Bhagat Singh: That young, bright spark
Today is the 90th death anniversary of Bhagat Singh. He was one of the tallest revolutionary freedom fighters, sacrificing his life at the age of 23. Many other revolutionaries died even younger. But Bhagat Singh was different. He was not only a martyr, but also a political and social visionary. In the introduction to his book, Inquilab, the historian, S. Irfan Habib, explains why this is so: “We do great injustice to his memory when we extol him only as a martyr. Bhagat Singh left behind a corpus of political writings underlining his vision for an independent India.”
Bhagat Singh lived a very short life but with a privilege that very few had. He was born into a family of nationalists. His father’s younger brother, Ajit Singh — he spent most of his life in exile — was a crusader against imperialism; another uncle, Swaran Singh, underwent many years in prison, defying the British; his father, Kishan Singh, was a Congressman who participated in the Non-cooperation and Civil Disobedience movements and swore by the Mahatma’s ideology and the objectives of the Indian National Congress. Given this political background, Bhagat Singh matured early as a great patriot and revolutionary thinker. He spent a great deal of time reading and writing. When he was only 17, he wrote an article on ‘Universal Brotherhood’ in which he says: “Vishvbandhuta! For me the greatest meaning of the word is equality and nothing else…”
In 1926, at the age of 19, Bhagat Singh founded the Naujawan Bharat Sabha, an organization of a secret group of young revolutionaries. The Rashtriya Swayamsevak Sangh had been founded in 1925 and the Muslim League two decades earlier. Despite the positive impact of the Khilafat and the Non-cooperation movements on Hindu-Muslim relations, polarization was on the rise, once again. To his credit, the young revolutionary took a completely secular approach. The members of the Sabha were asked to sign a pledge that they will “place the interest of their country above that of their community”. A part of its manifesto read: “Religious superstitions and bigotry are a great hindrance in our progress… and we must do away with them. The thing that cannot bear free thought must perish.”
Bhagat Singh wrote regularly for Kirti, a journal founded by the communist leader, Sohan Singh Josh, who influenced his move away from anarchism towards socialism, a creed which Jawaharlal Nehru and Subhas Chandra Bose were propagating from the platforms of the Indian National Congress. Their charisma and popularity among the youth influenced Bhagat Singh and the other revolutionaries.
The year, 1928, was eventful in the history of the Independence movement. It was the year of the Simon Commission, the Bardoli Satyagraha and the presentation of the Nehru Report prepared by Motilal Nehru, who presided over the 43rd session of the Congress in Calcutta. In a column written for Kirti in July 1928, Bhagat Singh talks of Nehru and Bose in glowing terms: “Many new leaders with modern thoughts are emerging... The most important young leaders in the present scenario are Bengal’s Subhas Chandra Bose and Pandit Jawaharlal Nehru. These two leaders are making their presence felt and are participating in the movements of the youth in a big way. Both are wise and true patriots. Still there are considerable differences between the views of these two leaders. One is called the worshipper of ancient Indian culture while the other is called a staunch disciple of the West.” He goes on to explain the differences and exhorts the youth to understand the true meaning of Inquilab: “Subhas favours complete independence because he says that the English are from the West and we are from the East. Nehru says that we have to change the entire social system by establishing our government. For that it is important to obtain complete independence, Subhas sympathises with the workers and he wants to improve their situation. Nehru wants to change the system itself by a revolution. Subhas is sentimental, for the heart... Nehru is a revolutionary who is giving a lot to the heart as well as the head... They... should aim at Swaraj for the masses based on Socialism...”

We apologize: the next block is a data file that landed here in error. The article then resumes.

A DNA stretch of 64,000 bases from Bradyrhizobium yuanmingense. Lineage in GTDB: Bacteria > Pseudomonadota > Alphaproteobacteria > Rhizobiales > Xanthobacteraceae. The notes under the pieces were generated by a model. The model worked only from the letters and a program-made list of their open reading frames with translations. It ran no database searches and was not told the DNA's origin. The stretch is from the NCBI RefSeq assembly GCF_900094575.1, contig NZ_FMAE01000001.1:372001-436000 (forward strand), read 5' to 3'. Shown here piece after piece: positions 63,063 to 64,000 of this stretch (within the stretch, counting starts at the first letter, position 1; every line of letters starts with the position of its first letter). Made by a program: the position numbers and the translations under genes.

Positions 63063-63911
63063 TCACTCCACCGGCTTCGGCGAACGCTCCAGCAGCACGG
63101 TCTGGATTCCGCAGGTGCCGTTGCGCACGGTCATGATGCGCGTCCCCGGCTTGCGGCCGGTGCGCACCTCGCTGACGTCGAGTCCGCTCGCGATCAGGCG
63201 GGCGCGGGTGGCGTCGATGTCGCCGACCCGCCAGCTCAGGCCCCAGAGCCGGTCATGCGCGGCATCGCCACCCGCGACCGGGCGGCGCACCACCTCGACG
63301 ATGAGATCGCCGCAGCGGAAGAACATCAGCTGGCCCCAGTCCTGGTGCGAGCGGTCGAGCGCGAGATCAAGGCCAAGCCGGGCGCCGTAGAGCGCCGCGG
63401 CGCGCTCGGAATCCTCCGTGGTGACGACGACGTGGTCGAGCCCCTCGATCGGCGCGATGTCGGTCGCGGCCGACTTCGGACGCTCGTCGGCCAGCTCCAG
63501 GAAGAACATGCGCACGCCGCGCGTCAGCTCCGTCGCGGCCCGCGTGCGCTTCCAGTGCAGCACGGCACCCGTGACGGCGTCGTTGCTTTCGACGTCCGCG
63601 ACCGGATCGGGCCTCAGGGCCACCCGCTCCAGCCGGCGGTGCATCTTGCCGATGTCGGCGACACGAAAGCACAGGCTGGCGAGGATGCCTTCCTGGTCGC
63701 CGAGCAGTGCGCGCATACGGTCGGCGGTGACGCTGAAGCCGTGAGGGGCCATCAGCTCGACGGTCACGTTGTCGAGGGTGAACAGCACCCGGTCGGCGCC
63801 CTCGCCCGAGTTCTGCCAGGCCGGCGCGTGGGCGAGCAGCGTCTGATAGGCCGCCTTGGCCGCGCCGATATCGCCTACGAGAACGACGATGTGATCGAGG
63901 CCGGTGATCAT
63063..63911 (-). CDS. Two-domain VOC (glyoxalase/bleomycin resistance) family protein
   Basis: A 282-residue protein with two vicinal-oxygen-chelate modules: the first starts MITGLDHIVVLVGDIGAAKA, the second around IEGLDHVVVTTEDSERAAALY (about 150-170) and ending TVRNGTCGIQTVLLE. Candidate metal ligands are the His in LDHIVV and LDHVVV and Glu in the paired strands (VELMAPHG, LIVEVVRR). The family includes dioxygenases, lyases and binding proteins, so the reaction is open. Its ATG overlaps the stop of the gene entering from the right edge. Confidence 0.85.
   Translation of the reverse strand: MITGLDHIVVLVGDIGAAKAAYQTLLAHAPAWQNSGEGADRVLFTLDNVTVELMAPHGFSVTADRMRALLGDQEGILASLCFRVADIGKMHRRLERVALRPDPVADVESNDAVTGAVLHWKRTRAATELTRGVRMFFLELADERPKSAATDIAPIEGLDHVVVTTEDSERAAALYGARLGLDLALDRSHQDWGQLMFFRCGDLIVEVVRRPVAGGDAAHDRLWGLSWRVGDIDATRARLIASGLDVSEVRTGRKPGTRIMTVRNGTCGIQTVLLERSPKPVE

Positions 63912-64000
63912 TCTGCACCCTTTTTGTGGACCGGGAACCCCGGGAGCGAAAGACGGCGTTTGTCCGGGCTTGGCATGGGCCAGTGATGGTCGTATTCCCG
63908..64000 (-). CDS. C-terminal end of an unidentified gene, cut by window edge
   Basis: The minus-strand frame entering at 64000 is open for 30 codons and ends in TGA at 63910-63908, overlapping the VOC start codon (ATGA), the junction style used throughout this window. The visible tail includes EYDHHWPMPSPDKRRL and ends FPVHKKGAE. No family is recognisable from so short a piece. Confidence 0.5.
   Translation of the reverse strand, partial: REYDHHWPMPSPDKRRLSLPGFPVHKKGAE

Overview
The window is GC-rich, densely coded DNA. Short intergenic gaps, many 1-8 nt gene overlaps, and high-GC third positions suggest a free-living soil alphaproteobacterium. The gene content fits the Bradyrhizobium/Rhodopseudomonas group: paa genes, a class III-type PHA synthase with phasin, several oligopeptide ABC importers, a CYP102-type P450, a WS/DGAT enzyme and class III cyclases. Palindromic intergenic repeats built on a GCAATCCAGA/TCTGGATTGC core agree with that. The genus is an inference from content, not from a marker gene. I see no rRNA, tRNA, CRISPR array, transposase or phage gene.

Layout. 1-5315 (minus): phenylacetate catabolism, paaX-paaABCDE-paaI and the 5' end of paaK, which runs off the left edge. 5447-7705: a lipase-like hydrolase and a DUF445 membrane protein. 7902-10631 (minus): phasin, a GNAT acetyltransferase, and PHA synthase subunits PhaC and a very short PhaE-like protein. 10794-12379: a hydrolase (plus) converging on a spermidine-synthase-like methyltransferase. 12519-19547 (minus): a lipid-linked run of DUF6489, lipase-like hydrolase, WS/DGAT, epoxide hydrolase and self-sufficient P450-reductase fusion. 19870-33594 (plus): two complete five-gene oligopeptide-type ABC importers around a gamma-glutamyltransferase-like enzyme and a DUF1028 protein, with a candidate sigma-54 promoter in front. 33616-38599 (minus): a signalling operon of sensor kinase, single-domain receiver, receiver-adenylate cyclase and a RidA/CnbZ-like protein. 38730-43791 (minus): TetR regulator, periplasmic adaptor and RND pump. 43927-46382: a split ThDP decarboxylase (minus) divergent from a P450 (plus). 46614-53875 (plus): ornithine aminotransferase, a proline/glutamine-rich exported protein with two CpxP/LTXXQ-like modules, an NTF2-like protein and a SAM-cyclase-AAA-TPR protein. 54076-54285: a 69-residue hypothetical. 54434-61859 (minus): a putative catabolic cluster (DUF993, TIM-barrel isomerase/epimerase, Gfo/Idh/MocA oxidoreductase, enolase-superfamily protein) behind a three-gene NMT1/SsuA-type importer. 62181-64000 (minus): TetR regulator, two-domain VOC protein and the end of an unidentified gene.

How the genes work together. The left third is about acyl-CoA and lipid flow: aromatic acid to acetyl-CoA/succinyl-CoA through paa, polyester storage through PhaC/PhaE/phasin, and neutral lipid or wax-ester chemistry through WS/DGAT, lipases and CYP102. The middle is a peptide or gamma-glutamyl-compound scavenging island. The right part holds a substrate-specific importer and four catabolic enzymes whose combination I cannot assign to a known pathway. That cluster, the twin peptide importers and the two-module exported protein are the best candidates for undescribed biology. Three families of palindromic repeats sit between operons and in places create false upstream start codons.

Even though Bhagat Singh went to the gallows avenging the death of Lala Lajpat Rai following a brutal lathi charge, a few months earlier, he had castigated the ‘Lion of Punjab’ for his association with the Hindu Mahasabha. Lajpat Rai responded by calling Bhagat Singh a ‘Russian agent’. Despite this exchange, Bhagat Singh could not tolerate Punjab’s tallest national leader being beaten at the hands of an Englishman.
Bhagat Singh’s most popular work, Why I am an Atheist, was written in October 1930 while he was in jail. In this long article, Bhagat Singh raises many questions: “I ask why your omnipotent God does not stop every person when he is committing any sin or offense?… Why did he not kill war overlords or kill the fury of war in them and thus avoid the catastrophe hurled down on the head of humanity by the Great War? Why does he not produce a sentiment in the minds of the British people to liberate India? Why does he not infuse altruistic enthusiasm in the hearts of all capitalists to forgo their rights of personal possessions... and redeem the whole society from the bondage of Capitalism?”
Bhagat Singh had a message for the press that seems relevant today: “The real duty of the newspapers is to… cleanse the minds of the people, to save them from… sectarian divisiveness and to eradicate communal feelings to promote the idea of common nationalism.”
How should we remember Bhagat Singh today? The best homage citizens can pay is by fighting fearlessly the forces that propagate communalism, hatred, superstition and economic disparity.